Well done to BGS and DECC staff.


  1. Speaking as an oilfield geologist, I doubt that this is going to actually calm anything down at all. I'm perfectly content that the various environmental hazards of shale gas extraction can be managed by regulation and active oversight (as a man on the rigsite, I'd expect to be part of that oversight). I know that myself and my colleagues in the oil companes and service companies aren't monsters intent on despoiling the countryside ; but the work of people like (whoever produced "Gasland") is going to demonise us nonetheless.
    About the only thing that I can realistically see to mitigate this misrpresentation would be care in the planning and execution of wells to employ people on site who actually live in the area. For example, my home town (near outcrops of Kimmeridge Clay, with potential for shale gas) includes several mud engineers and drillers as residents. Finger pointing of the "yoou're going to destroy our land" variety might be substantially blunted by the answer "I live 5 miles down the road ; I'm not going to defacate on my own doorstep!" It might help, but having seen the hysterical ranting, I doubt it will. As is said when talking of creationist idiots, "you cannot reason a person out of a position they did not reach by reasoning" ; the public debate has always been about emotional response to pictures of flaming water taps, not a reasoned response to hazards.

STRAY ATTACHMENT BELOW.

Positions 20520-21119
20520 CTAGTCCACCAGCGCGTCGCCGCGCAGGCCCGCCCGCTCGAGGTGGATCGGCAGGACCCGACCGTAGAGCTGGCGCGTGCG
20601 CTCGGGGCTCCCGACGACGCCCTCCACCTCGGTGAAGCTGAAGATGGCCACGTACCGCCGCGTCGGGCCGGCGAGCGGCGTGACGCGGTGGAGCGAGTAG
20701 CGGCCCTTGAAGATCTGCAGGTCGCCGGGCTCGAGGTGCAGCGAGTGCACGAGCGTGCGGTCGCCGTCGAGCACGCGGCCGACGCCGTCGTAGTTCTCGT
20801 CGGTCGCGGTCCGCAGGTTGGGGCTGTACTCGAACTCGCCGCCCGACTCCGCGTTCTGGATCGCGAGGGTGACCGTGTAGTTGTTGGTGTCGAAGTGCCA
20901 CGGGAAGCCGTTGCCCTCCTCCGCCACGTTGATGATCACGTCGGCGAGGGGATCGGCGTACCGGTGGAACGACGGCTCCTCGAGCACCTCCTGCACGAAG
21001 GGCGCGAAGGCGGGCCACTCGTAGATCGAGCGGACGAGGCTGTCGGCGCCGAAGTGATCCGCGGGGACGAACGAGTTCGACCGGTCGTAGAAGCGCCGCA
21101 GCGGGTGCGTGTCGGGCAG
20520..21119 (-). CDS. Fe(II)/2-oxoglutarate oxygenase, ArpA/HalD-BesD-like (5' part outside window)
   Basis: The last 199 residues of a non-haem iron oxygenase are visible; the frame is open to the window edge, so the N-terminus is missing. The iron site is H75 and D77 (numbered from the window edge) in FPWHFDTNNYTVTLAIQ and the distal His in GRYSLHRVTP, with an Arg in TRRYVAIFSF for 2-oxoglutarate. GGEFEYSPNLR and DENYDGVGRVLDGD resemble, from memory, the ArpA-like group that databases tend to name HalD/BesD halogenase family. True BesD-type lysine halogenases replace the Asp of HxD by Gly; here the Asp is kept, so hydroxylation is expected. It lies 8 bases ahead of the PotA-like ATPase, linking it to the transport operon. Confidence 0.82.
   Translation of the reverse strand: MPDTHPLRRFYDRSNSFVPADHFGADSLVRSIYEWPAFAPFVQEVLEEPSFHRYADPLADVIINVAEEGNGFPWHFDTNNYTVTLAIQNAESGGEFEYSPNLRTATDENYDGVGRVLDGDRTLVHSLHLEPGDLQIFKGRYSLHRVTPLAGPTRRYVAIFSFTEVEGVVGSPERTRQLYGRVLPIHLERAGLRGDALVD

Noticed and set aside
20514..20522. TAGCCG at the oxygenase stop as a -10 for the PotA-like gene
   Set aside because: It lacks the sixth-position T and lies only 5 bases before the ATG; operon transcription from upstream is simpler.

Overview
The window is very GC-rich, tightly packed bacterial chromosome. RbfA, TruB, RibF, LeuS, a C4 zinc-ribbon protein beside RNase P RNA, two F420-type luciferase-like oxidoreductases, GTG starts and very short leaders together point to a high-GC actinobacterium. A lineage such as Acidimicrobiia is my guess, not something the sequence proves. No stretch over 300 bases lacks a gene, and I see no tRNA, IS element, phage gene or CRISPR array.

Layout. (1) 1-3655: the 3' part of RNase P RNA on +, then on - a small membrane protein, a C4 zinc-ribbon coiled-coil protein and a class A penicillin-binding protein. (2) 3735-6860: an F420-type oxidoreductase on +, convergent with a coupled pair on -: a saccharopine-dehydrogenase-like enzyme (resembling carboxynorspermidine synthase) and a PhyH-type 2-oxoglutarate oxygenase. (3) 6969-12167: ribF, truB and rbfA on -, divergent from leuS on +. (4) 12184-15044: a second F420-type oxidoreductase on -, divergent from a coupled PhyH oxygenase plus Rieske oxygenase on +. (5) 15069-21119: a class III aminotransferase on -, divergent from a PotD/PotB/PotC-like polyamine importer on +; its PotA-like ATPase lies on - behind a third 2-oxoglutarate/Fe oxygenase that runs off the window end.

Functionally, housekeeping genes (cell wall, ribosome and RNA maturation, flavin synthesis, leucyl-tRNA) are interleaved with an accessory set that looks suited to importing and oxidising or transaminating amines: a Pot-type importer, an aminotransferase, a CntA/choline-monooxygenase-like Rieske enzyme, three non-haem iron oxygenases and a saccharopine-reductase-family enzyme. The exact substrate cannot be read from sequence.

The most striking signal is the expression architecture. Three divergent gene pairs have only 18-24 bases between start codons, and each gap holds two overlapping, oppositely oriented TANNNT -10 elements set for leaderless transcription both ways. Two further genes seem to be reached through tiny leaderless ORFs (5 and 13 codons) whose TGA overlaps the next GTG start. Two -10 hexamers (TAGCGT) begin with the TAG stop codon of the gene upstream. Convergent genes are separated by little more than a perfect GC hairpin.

People will (not "might") accuse me of self-interest. But I've chosen to live in gas-free Aberdeen, not remained on the gas-prone Plains of Englandshire.

  2. Aidan, the idea of employing local people is a sound one, but one which is unlikely to happen during the early days of shale gas exploration, assessment and production.